Citroen C5 Aircross review - MPG, CO2 and running costs
Smaller petrol and diesel engines offer a competitive blend of fuel efficiency and performance, while the plug-in hybrid model could tempt company car drivers
Those looking for the the best economy should look to the C5 Aircross plug-in hybrid. It uses the PureTech 180 engine, but with an electric motor sandwiched between the power unit and the eight-speed automatic gearbox. Citroen claims it will give an all-electric range of around 30 miles, with emissions of 33g/km (awaiting approval).
The 1.5 BlueHDi 130 diesel also offers impressive fuel economy, returning a maximum 60.8mpg when paired with the six-speed manual 'box. The eight-speed auto is slightly down on this figure at 57.8mpg, with CO2 emissions from 129g/km and 136g/km respectively. The 2.0 BlueHDi is no longer available, but was able to deliver 47.1mpg, with CO2 of 164g/km.
If you opt for petrol power, the PureTech 130 engine returns a claimed 49.5mpg and emits 140g/km of CO2, when combined with the six-speed manual transmission. There is a slight efficiency penalty if you opt for the eight-speed automatic which is capable of a WLTP combined figure of 46.7mpg, with CO2 emissions from 147g/km.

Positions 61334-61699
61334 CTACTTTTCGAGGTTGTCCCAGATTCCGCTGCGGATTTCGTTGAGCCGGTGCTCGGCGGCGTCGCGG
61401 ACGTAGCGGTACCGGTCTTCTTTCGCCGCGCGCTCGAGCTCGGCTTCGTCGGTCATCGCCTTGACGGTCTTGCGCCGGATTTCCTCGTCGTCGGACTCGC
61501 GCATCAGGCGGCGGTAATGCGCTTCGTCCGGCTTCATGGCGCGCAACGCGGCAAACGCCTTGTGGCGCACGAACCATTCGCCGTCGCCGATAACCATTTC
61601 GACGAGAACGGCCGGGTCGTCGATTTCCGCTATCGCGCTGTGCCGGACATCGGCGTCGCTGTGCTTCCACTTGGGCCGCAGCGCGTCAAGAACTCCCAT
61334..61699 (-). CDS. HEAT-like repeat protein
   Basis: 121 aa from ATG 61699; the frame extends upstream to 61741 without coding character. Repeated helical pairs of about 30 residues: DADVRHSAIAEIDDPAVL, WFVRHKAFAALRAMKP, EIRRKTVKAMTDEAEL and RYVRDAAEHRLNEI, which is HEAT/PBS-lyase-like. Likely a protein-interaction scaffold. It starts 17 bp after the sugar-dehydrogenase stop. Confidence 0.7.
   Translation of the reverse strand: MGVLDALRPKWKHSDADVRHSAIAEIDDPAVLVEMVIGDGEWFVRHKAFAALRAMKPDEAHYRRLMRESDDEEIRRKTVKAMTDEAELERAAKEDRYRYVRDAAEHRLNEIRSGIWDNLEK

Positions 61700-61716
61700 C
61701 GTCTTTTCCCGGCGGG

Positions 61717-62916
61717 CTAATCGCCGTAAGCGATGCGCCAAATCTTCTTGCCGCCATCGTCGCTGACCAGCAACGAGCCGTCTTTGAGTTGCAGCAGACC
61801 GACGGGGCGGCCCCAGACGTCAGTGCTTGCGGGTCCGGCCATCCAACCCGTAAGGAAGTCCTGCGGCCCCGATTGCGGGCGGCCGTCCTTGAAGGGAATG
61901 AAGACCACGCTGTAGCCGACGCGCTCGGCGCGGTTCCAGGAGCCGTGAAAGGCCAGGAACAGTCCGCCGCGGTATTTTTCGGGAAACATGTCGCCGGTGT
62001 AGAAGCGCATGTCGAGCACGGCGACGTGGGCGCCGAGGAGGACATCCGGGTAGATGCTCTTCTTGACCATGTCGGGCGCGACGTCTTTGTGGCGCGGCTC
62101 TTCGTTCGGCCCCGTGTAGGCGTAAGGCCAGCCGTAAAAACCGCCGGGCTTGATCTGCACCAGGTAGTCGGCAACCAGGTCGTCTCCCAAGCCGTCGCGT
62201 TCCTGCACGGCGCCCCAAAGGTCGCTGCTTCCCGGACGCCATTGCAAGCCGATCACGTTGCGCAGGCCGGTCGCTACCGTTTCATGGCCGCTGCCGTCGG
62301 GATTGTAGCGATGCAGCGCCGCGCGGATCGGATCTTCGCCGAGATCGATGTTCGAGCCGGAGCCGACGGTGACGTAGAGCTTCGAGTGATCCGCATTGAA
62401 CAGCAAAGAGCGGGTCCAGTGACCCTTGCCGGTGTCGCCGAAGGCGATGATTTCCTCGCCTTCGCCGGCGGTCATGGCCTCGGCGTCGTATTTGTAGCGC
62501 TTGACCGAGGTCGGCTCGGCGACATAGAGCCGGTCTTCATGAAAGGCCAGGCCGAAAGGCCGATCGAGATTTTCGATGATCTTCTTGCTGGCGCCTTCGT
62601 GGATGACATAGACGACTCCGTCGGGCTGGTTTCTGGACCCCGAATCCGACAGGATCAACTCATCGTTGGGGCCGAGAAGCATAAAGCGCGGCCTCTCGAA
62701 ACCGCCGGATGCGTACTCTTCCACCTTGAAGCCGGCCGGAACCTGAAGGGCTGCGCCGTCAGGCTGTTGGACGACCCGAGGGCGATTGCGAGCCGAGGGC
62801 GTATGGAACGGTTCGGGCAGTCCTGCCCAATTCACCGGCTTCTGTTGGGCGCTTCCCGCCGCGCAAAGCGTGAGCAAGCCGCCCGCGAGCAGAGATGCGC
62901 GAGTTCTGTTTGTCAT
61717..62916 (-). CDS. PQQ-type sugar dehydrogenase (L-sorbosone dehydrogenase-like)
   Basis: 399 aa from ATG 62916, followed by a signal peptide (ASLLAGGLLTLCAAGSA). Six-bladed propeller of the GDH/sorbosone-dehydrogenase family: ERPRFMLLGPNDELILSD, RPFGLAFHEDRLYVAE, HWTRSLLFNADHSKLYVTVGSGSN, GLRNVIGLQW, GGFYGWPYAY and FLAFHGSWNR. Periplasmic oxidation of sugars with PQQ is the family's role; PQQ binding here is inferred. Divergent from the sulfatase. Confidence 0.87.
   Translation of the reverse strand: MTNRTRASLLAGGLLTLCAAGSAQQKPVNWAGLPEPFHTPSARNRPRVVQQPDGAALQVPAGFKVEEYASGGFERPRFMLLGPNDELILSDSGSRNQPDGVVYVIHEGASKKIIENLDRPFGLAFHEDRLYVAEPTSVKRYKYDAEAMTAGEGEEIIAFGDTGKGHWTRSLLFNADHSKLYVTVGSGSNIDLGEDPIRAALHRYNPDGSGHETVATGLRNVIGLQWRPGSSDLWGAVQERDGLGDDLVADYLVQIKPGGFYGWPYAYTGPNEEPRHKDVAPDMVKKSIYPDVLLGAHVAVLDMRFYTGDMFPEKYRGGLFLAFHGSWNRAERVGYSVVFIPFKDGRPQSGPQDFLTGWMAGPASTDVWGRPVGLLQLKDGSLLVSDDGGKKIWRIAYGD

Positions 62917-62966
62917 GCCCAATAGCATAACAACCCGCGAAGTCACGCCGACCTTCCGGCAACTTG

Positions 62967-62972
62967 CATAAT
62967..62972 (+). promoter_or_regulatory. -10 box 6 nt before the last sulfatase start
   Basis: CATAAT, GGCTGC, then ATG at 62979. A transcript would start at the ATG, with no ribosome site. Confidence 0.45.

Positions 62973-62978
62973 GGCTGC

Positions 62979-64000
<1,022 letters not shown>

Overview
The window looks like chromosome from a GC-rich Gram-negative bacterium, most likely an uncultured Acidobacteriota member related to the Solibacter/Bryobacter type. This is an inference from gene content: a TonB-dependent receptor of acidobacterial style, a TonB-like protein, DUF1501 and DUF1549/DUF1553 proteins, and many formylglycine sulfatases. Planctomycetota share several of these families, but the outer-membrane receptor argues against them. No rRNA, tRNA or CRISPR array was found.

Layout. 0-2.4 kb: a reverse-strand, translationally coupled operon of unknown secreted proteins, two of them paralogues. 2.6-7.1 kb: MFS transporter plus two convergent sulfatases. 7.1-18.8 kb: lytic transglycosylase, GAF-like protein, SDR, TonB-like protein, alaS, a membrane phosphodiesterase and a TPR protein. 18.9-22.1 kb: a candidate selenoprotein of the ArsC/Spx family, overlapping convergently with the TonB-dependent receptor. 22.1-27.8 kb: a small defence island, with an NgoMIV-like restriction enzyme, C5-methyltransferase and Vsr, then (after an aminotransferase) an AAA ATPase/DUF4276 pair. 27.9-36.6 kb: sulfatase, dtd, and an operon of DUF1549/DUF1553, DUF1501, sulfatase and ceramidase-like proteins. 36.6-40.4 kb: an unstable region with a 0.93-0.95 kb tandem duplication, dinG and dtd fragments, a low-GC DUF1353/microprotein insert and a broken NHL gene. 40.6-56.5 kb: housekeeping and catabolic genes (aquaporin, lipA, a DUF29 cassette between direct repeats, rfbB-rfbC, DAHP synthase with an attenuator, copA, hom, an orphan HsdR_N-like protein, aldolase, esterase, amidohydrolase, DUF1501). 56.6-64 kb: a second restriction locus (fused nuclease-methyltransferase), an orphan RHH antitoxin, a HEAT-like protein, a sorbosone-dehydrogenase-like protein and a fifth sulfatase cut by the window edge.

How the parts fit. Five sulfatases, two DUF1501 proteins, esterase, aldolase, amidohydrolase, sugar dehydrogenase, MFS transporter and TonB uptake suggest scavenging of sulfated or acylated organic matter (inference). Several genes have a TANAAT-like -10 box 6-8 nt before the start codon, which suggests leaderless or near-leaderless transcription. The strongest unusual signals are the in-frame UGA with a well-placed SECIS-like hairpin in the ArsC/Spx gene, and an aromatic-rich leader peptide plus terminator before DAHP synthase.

Insurance groups for the C5 Aircross are reasonable, with petrol and diesel models ranging from group 18-19 (out of 50). Premiums for the more powerful plug-in hybrid versions will be more expensive as they sit in group 28.
Citroen has a history of offering dealer incentives and discounts, which should mean the car can be had with an appealing monthly finance rate. This is, in some respects, a safer way into an Aircross than outright purchase, because it insulates you from depreciation – a factor that has not been particularly kind to Citroens in years gone by.
As it competes in one of the most hotly contested segments of the new-car market, the C5 Aircross is inherently desirable, helping maintain values, particularly to those keen on its unique selling points of comfort and design. Expert data predicts the C5 Aircross will retain an average of 51 to 54 per cent of its value over three years and 36,000 miles.
In this review
- 1Citroen C5 Aircross reviewThe Citroen C5 Aircross SUV brings distinctive design and cushioned comfort to a hotly contested market segment
- 2Engines, performance and drivePetrol, diesel and plug-in hybrid engines are frugal yet powerful, although the C5 Aircross is slightly let down by the softly-sprung suspension
- 3MPG, CO2 and Running Costs - currently readingSmaller petrol and diesel engines offer a competitive blend of fuel efficiency and performance, while the plug-in hybrid model could tempt company car drivers
- 4Interior, design and technologyThe C5 Aircross features interesting design cues, but onboard tech is only average
- 5Practicality, comfort and boot spaceSeven seats for the C5 Aircross aren’t an option, but space for passengers and luggage is boosted as a result
- 6Reliability and SafetyThe C5 Aircross is built on an established platform which bodes well for reliability